Fennell urges administrators, Gov't to be brave when investing in legacy of sports

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Fennell urges administrators, Gov't to be brave when investing in legacy of sports

Sunday, January 17, 2021

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Jamaica's sports administrators and Government appear yet to value the legacy of hosting major sporting events in the island and have not shown the courage taken by the country's forefathers in investing in sports, says former Commonwealth Games President Mike Fennell.

While admitting that Jamaica's fragile economy made bidding for major events difficult, Fennell said too many of those in management were afraid of risk, reminding that were it not for risk-taking by our forefathers Jamaica might not have built the National Stadium at the time it was constructed in the early 1960s.

He was the guest speaker at last Thursday's virtual meeting of the Rotary Club of Kingston and was responding to a question about the Government's plans to make Jamaica a leader of sports tourism in the region.

Fennell, a former president of the Jamaica Olympic Association (JOA), said he could not speak on behalf of the Government, but offered his personal opinion.

“One of the things is that we are afraid to take certain risks...firstly we articulate the fact that we are ready to host events, but hosting a big event and really making a flow of events take place require a financial commitment and financial guarantee, otherwise there are other places who will do this,” he noted.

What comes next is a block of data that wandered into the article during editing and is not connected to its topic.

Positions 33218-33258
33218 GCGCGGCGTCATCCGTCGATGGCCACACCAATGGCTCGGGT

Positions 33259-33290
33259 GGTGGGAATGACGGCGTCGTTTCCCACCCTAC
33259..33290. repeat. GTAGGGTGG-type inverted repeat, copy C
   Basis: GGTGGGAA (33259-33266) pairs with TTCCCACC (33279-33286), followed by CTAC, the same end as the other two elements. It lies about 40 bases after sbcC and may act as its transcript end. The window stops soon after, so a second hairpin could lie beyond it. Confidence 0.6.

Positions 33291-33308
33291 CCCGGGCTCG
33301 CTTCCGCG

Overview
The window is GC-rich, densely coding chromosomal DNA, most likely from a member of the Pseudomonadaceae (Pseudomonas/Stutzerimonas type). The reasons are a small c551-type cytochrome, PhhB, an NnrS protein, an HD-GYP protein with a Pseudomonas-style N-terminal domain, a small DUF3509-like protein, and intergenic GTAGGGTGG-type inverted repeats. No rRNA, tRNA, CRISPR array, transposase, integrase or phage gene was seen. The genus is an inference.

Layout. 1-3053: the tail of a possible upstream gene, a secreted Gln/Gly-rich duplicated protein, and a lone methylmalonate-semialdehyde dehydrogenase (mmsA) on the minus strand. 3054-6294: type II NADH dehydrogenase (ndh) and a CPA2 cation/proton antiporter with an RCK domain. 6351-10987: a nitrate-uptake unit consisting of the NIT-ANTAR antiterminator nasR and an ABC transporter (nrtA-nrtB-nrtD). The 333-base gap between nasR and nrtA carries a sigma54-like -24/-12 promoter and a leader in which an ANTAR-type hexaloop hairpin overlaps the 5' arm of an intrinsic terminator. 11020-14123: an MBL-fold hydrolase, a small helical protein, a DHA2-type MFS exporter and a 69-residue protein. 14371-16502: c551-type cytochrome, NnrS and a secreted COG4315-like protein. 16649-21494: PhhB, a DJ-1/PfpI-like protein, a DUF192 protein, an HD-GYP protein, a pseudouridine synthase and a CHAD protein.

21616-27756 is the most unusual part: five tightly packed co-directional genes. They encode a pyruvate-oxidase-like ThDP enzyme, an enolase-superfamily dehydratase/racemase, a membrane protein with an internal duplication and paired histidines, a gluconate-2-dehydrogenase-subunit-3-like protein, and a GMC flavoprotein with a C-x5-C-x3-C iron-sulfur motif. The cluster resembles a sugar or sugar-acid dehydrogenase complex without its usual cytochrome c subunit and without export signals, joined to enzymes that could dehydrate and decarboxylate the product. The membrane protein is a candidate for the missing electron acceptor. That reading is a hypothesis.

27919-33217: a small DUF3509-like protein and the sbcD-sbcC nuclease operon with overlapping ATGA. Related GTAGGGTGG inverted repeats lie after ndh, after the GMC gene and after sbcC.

Fennell admitted that it would take a stable economy to be able to host major sporting events on a regular basis.

“Our economy is such that it would be very difficult for a government to give a sovereign guarantee for things when they are under a particular difficult period with the economy,” he said. “It is still possible to do this and I don't think that some of the management people are prepared for the risks that are involved.”

Fennell went on to say: “The other point I would like to make is that we have not learnt how to value the legacy of hosting these events, other countries who are doing it are very satisfied with the money they have spent because of the value of legacy.

“Most people in Jamaica value the legacy based on the bricks and mortar, but there are other values that we have not yet understood how to put in place.”

Fennell said the current administrators have not learnt from the lessons set over 50 years ago.

“I go a step further to say that our forefathers who were prepared to take those risks did so and we need to learn from them...when the National Stadium was built, it was built back at a time when we were still a colony and we didn't have anything but a commitment to host the Central American and Caribbean (CAC) Games,” he noted.

Fennell said the National Stadium was first used in 1962 for “a Commonwealth boxing title fight match that Bunny Grant won”.

“Then [there was] the transfer of the Union Jack to the Jamaican flag and the CAC Games that followed, but I often ask the question: If we did not have that commitment, would we have a National Stadium today?”

He conceded, however, that “usually most countries or cities don't have major sports infrastructure and any types of infrastructure without a commitment to satisfy certain conditions”.

— Paul Reid


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